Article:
Figure 1: The right (a) and left (b) optic nerve heads and vessels are obscured by a fluffy white mass.
An otherwise healthy 14-year-old male was referred to the Neuro-ophthalmology service for abnormal optic nerves. He had recently had a seizure after falling from a tree. His head CT was normal, but an undilated eye exam in the emergency room was concerning for papilledema. At the time of evaluation, he denied decreased visual acuity, decreased visual fields, diplopia, or transient visual changes. A full neuro-ophthalmologic exam was done and revealed normal visual acuity, color vision, and visual fields to confrontation. His pupils were symmetric without evidence of a relative afferent defect. Anterior segment exam was normal, and the dilated fundus exam demonstrated the findings seen in Figure 1a and 1b.
What is the presumed diagnosis? What is the management plan?
Answers to the Neuro-Ophthalmology Case Quiz
The examination is significant for elevated irregular fluffy white material over and surrounding both optic nerve heads. The 2 most common etiologies on the differential diagnosis are myelinated retinal nerve fibers (MRNF) or bilateral infiltrative optic neuropathy. The normal afferent examination along with the lack of retinal hemorrhages or other signs of ocular inflammation favors a diagnosis of MRNF.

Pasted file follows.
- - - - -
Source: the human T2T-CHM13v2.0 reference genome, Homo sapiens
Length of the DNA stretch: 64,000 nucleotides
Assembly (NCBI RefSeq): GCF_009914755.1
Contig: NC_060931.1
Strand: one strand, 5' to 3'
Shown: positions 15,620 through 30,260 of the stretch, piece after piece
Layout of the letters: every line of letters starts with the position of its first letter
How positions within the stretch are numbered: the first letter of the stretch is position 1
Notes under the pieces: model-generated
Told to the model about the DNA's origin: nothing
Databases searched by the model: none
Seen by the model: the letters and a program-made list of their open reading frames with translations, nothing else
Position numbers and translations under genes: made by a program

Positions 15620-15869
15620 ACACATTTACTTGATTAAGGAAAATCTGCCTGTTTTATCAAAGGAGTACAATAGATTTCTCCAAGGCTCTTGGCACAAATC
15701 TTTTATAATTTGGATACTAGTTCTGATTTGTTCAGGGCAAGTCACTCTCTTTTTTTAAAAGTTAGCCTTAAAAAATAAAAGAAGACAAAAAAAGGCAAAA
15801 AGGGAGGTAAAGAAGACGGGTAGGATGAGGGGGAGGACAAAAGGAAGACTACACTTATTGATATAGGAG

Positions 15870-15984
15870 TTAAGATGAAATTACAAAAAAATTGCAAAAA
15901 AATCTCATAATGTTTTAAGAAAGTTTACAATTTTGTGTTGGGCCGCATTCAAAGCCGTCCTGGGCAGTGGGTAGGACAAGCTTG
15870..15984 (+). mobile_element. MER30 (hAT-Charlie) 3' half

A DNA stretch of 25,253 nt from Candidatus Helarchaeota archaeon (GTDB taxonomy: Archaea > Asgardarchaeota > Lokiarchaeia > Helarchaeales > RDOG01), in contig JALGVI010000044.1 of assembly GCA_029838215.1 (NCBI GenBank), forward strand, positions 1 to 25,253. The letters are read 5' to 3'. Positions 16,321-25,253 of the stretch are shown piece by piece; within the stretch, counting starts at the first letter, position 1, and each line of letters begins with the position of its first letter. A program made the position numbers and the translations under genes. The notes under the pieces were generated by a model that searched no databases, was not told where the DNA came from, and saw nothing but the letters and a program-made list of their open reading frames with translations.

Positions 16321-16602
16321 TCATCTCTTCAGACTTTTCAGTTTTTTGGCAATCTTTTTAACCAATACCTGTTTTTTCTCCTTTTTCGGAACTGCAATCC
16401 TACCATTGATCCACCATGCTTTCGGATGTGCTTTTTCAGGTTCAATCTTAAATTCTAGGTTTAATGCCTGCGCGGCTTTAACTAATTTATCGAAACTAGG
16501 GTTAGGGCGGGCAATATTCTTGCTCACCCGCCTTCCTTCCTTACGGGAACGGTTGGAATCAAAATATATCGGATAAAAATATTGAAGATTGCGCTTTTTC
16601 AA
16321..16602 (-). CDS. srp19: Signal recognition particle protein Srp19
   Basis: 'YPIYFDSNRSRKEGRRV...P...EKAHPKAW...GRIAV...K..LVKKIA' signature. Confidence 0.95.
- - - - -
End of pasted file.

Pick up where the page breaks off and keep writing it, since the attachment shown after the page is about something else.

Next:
MRNF is typically a benign congenital finding that is static and asymptomatic, although rare acquired cases have been reported. Typically, myelination of visual pathway axons progress toward the eye but stop before entering the eye and effecting the retina. It is believed that oligodendrocytes that produce myelin fail to stop at the end of the optic nerve, and myelinate the retinal nerve fibers.
Evaluating a patient with an abnormal optic nerve should always include a thorough history to identify symptoms of elevated intracranial pressure. When an infiltrative optic neuropathy secondary to leukemia or lymphoma is suspected, additional questions about fatigue, weight loss, and chronic fever should be asked. Patients with MRNF can demonstrate mild visual field defects. Beyond the comprehensive examination, additional diagnostic studies can include visual field testing, retinal imaging, blood tests, and brain imaging.